Media regulation, legal framework revision, local and regional media public grants, property media concentration and political pluralism are major concerns of political representatives in the last two decades, expressed in public policies applied to media sector.
Cavaco Silva governments (1985-1995) brought a media policy characterised by privatisation and liberalisation. Cavaco Silva’s cabinets decided, between 1985 and 1995, to open the television sector to private initiative and to legalise hundreds of local radios which spread all across the country since the 1980s. The same liberal policies, which meant the progressive withdrawal of the state from the media sector, were applied to the press market (for instance, Diário de Notícias and Jornal de Notícias were privatised).
After Antonio Guterres’ six-year socialist governments (1995-2001), the XV Constitutional Government Program, conducted by José Manuel Durão Barroso (2002-2004), once again put forth more liberal policies for the media sector. A deep reorganization of the public media service took place, with the creation of a holding that added the previously separated radio and television companies. A controversial debate was generated by the possibility of privatizing one of the free-to-air public service channels, a scenario that did not happen. In fact, the public service media model is a sensitive issue in Portuguese society.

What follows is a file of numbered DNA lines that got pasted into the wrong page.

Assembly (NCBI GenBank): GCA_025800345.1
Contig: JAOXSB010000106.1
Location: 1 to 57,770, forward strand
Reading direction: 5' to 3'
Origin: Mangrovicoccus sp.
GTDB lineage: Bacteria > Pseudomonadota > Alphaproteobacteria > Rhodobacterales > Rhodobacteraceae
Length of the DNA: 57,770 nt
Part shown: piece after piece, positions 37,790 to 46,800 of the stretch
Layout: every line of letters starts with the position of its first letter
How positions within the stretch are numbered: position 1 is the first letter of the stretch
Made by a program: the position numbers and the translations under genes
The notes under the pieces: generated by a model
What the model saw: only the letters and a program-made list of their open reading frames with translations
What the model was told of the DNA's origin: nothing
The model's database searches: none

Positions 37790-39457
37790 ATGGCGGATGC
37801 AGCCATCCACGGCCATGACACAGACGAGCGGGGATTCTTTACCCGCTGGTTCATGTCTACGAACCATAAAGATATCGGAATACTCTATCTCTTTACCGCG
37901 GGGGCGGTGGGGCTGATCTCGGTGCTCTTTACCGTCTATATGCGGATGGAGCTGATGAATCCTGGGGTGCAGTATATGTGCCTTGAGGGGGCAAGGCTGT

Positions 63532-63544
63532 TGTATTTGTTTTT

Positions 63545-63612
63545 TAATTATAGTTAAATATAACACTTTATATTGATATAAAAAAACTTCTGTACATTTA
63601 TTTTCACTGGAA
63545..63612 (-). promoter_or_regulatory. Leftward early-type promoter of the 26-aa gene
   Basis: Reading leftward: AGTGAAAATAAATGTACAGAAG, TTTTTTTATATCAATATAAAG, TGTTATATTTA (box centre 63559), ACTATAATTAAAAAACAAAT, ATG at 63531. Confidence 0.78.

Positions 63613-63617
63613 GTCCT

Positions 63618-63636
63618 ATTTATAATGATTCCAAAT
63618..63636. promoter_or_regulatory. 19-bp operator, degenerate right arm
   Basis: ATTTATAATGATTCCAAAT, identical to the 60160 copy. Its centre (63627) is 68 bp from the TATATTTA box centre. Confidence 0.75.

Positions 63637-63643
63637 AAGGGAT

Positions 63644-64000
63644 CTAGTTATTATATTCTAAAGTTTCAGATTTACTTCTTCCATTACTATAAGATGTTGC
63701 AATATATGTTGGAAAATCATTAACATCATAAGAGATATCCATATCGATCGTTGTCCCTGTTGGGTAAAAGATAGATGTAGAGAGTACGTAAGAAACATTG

In 2005, the XVII Constitutional Government, headed by José Sócrates, proposed the following major measures for the media sector: the creation of a new media regulator, the prevention of more relevant State economic participation in media enterprises besides RTP Group and Lusa, new legislation to control property concentration and abuse of dominant position, the limitation of horizontal, vertical and multimedia property concentration among media companies; the transition to digital platforms.
On the other hand, the revision of the Journalists’ Statute in 2006-2007, was followed by intense controversy within the professional journalists’ milieu, who criticise the virtual shrinkage of the protection of confidential news sources. Journalists were also in profound disagreement with the creation of a professional ethics committee within Comissão da Carteira Profissional dos Jornalistas, the organisation which grants access to the profession. Such controversy did not stop the revision of the law and the ethical committee is already in function.
More recently, the Parliament passed a law that regulates the promotion of transparency of ownership, management and media financing. The bill aims at promoting freedom and pluralism of expression and safeguarding editorial independence from political and economic powers.